Fifty years ago today, President John F. Kennedy took that fateful ride in Dallas past the Texas School Book Depository in an open convertible limousine and his life was cut excruciatingly short. It is a day etched inthe mind of the nation’s memory.
On the morning of November 22, 1963, the Kennedys left the Fort Worth hotel where they had spent the night and made the short trip to Love Field.
“Since it was no longer raining, the plastic bubble top had been left off,” according to John F. Kennedy Presidential Library and Museum.
Reporter Jim Lehrer was at the Dallas’ Love Field when Air Force One arrived.
Looking at the President’s motorcade prior to the Kennedy’s disembarking the plane, Lehrer said he saw the “bubble top” on the convertible. He asked a Secret Service agent if it would remain in place.
According to Lehrer, it had been raining in Dallas, but by late morning it had cleared. Lehrer said he asked a secret service agent, “Are you going to keep up the bubble top?” The agent had a two-way radio connecting him with other agents downtown. “He checked with them—it wasn’t raining—and he made the decision to take the bubble top down,” said Lehrer.
“It wasn’t there for protection or security, it was there for weather,” he explained in a local report. “Kennedy was adamant; he didn’t want people to think he was something under glass, not to be touched.”
In fact, Lehrer based his book, “Top Down” on the decision to take the roof off of the vehicle.
“If it was up, Oswald might not have taken the shot. He might have thought it was bulletproof (sic). Or the quarter-inch Plexiglass might have deflected the bullets. Or the glass could have shattered into shards and killed everybody,” Lehrer said in the report.
When he decided to write the “what if” work of fiction, Lehrer went back to the Warren Commission report to see what had been discovered.
“They thought it was too bad that the bubbletop wasn’t up—people thought it was bulletproof—but nobody made a big to do about it. There was never any kind of re-creation to see if it would have made a difference,” Lehrer said.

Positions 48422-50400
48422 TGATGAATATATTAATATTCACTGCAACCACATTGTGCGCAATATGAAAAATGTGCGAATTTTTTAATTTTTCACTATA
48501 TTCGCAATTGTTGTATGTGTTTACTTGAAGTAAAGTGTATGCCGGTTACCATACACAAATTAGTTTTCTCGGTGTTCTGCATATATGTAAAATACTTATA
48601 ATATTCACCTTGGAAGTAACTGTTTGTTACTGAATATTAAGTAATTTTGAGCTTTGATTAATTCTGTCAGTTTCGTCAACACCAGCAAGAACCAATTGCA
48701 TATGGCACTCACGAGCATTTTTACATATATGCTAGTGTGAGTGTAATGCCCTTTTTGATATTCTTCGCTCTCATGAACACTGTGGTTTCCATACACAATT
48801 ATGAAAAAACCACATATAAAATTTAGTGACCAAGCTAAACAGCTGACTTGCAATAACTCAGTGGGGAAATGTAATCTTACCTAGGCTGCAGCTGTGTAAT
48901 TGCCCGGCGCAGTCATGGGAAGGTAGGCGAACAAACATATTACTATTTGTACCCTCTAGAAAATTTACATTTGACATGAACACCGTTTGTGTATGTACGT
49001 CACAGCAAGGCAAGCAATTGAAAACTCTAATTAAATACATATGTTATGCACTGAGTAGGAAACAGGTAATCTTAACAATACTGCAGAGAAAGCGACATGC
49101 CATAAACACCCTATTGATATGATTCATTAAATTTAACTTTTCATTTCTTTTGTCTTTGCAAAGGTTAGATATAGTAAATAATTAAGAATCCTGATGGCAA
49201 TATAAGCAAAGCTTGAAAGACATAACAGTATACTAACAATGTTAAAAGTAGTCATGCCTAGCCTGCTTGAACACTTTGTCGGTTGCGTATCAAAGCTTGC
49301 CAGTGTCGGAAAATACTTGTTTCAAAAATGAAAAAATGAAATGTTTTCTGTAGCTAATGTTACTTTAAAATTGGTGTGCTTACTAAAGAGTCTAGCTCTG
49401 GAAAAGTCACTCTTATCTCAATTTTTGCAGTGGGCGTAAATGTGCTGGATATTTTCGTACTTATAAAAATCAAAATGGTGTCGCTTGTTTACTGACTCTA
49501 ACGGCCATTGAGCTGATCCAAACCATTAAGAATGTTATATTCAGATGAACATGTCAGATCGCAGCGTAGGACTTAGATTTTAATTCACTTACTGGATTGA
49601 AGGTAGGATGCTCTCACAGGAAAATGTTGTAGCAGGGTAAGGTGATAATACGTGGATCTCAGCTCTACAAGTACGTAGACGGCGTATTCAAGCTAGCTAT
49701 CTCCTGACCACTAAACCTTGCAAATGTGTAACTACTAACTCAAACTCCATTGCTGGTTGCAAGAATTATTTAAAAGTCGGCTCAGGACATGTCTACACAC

Calling glass bullet-resistant is more accurate for those who work in the industry.
What exactly is bullet-resistant glass? It might look the same as an ordinary glass lite, but it is not.
Bullet-resistant glass is designed to withstand one or several rounds of bullets depending on the thickness and composition of the glass and the weapon being fired at it.
There are different variations of bullet-resistant glass, which is produced by layering at least one polycarbonate material between lites of ordinary. This process creates a glass-like material that is thicker than normal glass.
“The ability of bullet-resistant glass to stop a bullet is determined by the thickness of the glass. A rifle bullet will collide with the glass with a lot more force than a bullet from a handgun, so a thicker piece of bullet-resistant glass would be needed to stop a rifle bullet as opposed to a handgun bullet,” according to a report.
Back to that fateful day, once the President and First Lady entered the roofless vehicle, it left the airport and traveled along a ten-mile route that wound through DealeyPlaza and past the Texas School Book Depository.
At about 12:30 p.m., on November 22, 1963, “bullets struck the president’s neck and head and he slumped over toward Mrs. Kennedy. The governor was also hit in the chest,” according to the Presidential library.
“The car sped off to ParklandMemorialHospital just a few minutes away, but little could be done for the President. A Catholic priest was summoned to administer the last rites and at 1 p.m., John F. Kennedy was pronounced dead,” the library reports.
Offering some thoughts on the Kennedy assassination via the AGRR™ magazine forum, one glassBYTEs.com™ reader wrote, “The bubbletop on the Lincoln was not ‘bulletproof’ glass and I don’t think it was made of glass at all. It was just for times when it called for rain, writes “Glen Burnie Glassman”
“L.W.” writes, “I was only five at the time. JFK was supposed to come to our town later that day.”
Fast forward to today and the presidential transportation is much different than it was 50 years ago. Here President Barak Obama is seen riding in a highly-armored limousine with bullet-resistant glass. When the president leaves the protection of the vehicle, is it usually highly coordinated by the Secret Service and only for a limited time.
In honor of the 50th anniversary, the JFK Library launched a special campaign. The 50th anniversary website can be viewed by clicking here.